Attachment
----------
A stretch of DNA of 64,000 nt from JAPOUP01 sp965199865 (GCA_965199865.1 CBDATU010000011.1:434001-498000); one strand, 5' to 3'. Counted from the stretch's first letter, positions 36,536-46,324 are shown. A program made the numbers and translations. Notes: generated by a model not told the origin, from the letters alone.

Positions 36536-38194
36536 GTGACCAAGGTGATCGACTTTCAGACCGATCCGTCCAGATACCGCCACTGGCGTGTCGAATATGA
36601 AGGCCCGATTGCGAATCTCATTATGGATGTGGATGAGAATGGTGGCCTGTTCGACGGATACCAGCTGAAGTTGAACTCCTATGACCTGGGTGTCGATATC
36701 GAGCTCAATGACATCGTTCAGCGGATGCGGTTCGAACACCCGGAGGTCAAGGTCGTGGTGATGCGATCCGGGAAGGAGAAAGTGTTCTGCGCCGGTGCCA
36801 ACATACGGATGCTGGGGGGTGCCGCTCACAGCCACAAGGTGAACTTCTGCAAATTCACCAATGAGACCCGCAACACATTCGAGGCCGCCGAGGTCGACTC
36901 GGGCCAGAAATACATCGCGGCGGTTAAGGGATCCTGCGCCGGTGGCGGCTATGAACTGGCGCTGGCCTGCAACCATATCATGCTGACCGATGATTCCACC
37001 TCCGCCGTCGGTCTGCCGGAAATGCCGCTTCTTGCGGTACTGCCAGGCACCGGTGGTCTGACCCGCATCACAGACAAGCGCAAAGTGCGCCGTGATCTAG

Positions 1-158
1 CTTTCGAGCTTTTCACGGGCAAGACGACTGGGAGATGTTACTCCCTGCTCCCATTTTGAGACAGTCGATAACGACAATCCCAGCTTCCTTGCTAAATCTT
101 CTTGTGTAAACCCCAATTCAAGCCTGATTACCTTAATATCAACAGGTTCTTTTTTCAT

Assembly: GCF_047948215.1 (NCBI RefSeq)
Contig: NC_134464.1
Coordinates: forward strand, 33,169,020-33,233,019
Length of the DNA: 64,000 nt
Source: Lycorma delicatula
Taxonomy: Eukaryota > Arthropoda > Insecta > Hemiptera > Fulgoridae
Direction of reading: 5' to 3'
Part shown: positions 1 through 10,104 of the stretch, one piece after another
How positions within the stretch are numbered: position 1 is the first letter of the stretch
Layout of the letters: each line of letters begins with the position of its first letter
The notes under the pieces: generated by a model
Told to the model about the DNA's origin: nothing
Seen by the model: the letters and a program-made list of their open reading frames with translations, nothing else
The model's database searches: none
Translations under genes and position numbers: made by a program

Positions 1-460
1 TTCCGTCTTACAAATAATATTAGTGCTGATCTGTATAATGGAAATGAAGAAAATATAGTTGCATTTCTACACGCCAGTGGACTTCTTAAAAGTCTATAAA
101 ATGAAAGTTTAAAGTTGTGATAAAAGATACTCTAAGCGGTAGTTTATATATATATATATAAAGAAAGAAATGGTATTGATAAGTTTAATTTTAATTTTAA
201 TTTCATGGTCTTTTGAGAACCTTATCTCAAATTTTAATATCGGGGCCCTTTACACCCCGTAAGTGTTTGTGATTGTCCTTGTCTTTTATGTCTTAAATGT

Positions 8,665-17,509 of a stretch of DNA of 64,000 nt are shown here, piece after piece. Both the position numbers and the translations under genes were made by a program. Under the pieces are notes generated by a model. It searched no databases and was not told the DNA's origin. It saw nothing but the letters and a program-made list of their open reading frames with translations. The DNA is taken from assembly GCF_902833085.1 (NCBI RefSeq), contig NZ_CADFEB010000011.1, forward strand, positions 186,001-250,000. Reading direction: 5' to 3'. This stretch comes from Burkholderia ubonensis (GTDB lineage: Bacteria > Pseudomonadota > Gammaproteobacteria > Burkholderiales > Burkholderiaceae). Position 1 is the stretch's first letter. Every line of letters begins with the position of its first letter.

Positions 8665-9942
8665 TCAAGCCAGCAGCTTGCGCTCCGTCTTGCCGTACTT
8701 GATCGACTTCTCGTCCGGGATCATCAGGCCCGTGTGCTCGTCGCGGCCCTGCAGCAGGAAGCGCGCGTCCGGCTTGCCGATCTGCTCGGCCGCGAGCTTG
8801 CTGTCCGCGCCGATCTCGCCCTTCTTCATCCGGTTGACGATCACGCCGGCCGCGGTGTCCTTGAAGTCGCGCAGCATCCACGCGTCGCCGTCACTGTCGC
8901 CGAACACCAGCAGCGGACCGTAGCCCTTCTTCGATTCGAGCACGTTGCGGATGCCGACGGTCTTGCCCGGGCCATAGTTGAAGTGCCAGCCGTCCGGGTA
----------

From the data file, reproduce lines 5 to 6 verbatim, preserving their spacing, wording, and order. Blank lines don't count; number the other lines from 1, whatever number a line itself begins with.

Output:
36701 GAGCTCAATGACATCGTTCAGCGGATGCGGTTCGAACACCCGGAGGTCAAGGTCGTGGTGATGCGATCCGGGAAGGAGAAAGTGTTCTGCGCCGGTGCCA
36801 ACATACGGATGCTGGGGGGTGCCGCTCACAGCCACAAGGTGAACTTCTGCAAATTCACCAATGAGACCCGCAACACATTCGAGGCCGCCGAGGTCGACTC